Any time a college conference picks up four schools in a single day, it would be ideal to give each addition a careful portion of consideration. But this shopping spree is basically two purchases, not four, so it makes sense to look at the foursome in pairs.
Georgia Southern and Appalachian State: A
Considering the Sun Belt's realistic prospects, this duo is as good as it gets. The two most successful programs in FCS history (nine combined national titles since 1985) offer perhaps the Sun Belt's best rivalry from Day 1, legit football fan support all around (App State already outdraws the Sun Belt average, while Southern's close to it with a stadium expansion on the way) and geographic fits that make future rivalries more likely and don't create any travel strains.
While Boone and Statesboro won't do much for the TV market side of things, the Sun Belt's priorities right now are survival and creating a solid football league that fills up bowls and competes for that guaranteed BCS 2.0 mid-major automatic bid.
Still, as far as local interest goes, the Sun Belt could've done no better here. And having more programs in football-mad Georgia than any other D1 conference can't hurt.
Idaho and New Mexico State: D
And this is the move you don't want to have to make.
The Sun Belt needed to get to 12 schools in order to hold a future championship game, which for most leagues means stealing a glint of spotlight from the weekend usually headlined by the SEC's title game. Adding these two WAC evacuees puts the conference on pace for 12 by 2015, so long as nobody steals another school. As FBS currently stands, there were technically no other options.
However, neither of these two will ever win anything significant at the FBS level, and there's a reason they were the last two off the WAC raft. NMSU is in one of the nation's most football talent-strapped states, and it isn't even the biggest school in that state, plus its rival gets to use games against Boise State and other regionally noteworthy Mountain West teams in recruiting. Speaking of Boise State, Idaho is very much not Boise State.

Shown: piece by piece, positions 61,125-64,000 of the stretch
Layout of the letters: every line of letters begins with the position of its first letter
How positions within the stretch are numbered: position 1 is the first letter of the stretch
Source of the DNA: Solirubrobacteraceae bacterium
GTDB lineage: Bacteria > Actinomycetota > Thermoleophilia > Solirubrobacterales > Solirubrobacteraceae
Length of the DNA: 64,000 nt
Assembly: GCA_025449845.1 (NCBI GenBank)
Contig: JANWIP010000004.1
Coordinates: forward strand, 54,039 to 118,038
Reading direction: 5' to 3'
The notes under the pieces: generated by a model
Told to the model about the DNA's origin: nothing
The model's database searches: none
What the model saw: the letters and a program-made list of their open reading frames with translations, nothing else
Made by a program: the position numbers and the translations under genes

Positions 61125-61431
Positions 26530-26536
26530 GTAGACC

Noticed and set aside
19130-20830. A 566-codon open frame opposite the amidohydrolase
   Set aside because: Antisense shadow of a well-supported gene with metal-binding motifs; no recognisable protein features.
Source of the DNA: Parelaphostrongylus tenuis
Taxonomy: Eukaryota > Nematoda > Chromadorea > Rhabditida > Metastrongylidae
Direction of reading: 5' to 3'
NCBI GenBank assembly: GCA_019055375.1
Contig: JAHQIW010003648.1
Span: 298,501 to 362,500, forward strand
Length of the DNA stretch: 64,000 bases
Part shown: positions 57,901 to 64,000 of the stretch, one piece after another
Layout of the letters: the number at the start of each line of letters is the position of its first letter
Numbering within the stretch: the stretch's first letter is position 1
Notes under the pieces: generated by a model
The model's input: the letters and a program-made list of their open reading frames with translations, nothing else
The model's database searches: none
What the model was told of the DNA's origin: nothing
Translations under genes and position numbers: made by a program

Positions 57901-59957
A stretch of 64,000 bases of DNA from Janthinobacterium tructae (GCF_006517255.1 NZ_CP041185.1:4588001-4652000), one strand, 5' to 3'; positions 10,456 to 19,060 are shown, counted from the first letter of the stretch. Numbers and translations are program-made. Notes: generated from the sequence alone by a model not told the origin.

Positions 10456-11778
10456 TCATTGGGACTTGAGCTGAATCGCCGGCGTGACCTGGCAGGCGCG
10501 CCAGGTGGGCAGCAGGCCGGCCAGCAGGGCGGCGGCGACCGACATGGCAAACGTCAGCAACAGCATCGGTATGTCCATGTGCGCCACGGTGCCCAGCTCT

Idaho and New Mexico State have combined for one winning season in the last decade, and the future is not necessarily any brighter. On the attendance front, both App State and GSU outdraw both Idaho and NMSU, and those are based on games against inferior and superior competition, respectively.
And besides all that, it's a 39-hour drive from Moscow, Idaho to Statesboro, Georgia. Idaho is 1,400 miles from NMSU, which is itself eight hours from Texas State. The Big East showed you should think twice about sprawling across a continent in order to land a program from Idaho, and that was the good program from Idaho.
As a football fan, I'm happy to see the Vandals and Aggies have found homes, thanks to old pal and former WAC commissioner Karl Benson. But their additions to the Sun Belt go against the market in every way. While a case can be made that Georgia Southern and Appalachian State were among the very few recent call-ups who actually did belong at the FBS level, it's hard to argue Idaho and New Mexico State should stay there.
The only argument I can see for picking up the two WAC stowaways is that the Sun Belt would prefer a little FBS experience to bringing on four FCS schools all at once. While James Madison, Delaware and others (assuming they or someone else would've been willing to make the leap) would've been preferable on the field and in fan support, Idaho and NMSU do offer a history at the FBS level.